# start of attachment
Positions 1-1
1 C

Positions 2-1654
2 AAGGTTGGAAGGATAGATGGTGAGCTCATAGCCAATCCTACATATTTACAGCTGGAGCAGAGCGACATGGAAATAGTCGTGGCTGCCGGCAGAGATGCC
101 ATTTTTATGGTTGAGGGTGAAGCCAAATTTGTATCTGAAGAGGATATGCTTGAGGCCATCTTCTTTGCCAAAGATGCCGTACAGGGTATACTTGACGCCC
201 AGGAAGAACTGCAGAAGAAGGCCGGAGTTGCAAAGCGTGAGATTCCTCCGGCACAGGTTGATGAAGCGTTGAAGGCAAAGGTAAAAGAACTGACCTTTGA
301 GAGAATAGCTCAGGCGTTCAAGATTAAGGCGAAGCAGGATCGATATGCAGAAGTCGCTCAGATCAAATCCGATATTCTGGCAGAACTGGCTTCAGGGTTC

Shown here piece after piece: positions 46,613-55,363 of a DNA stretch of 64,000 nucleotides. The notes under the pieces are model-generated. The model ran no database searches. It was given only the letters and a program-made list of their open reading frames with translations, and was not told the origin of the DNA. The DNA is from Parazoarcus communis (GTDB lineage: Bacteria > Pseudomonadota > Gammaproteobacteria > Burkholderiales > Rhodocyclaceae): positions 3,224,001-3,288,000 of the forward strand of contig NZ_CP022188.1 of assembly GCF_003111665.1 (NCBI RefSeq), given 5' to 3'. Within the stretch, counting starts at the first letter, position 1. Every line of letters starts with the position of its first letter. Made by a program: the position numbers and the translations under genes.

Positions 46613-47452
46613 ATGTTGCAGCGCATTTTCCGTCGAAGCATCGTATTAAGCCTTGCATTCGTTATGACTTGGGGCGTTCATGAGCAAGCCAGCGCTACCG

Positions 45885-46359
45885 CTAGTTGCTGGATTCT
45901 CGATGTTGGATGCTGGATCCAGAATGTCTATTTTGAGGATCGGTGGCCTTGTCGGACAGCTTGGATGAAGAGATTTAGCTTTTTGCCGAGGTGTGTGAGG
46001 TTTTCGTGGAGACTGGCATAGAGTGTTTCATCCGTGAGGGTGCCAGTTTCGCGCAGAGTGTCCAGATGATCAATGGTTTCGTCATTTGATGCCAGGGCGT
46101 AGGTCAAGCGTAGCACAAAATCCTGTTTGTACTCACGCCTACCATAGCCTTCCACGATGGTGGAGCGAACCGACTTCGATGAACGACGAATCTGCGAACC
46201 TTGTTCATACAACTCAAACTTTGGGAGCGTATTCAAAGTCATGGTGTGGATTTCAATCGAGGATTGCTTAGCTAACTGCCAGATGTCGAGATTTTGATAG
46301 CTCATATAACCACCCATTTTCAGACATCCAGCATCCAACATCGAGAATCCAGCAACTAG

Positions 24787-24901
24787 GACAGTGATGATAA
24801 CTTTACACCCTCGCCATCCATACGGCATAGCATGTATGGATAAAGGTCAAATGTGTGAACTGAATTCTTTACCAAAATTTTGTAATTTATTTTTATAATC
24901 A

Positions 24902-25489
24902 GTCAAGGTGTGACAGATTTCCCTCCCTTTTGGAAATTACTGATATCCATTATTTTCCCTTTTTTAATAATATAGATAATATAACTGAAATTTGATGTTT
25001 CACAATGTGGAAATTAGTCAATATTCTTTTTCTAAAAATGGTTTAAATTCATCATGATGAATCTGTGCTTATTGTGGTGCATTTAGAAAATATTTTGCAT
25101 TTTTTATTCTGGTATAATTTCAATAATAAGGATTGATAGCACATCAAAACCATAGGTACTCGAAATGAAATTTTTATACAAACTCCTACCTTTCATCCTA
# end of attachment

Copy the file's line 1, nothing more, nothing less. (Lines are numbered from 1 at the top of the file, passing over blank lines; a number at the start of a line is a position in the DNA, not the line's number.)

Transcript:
Positions 1-1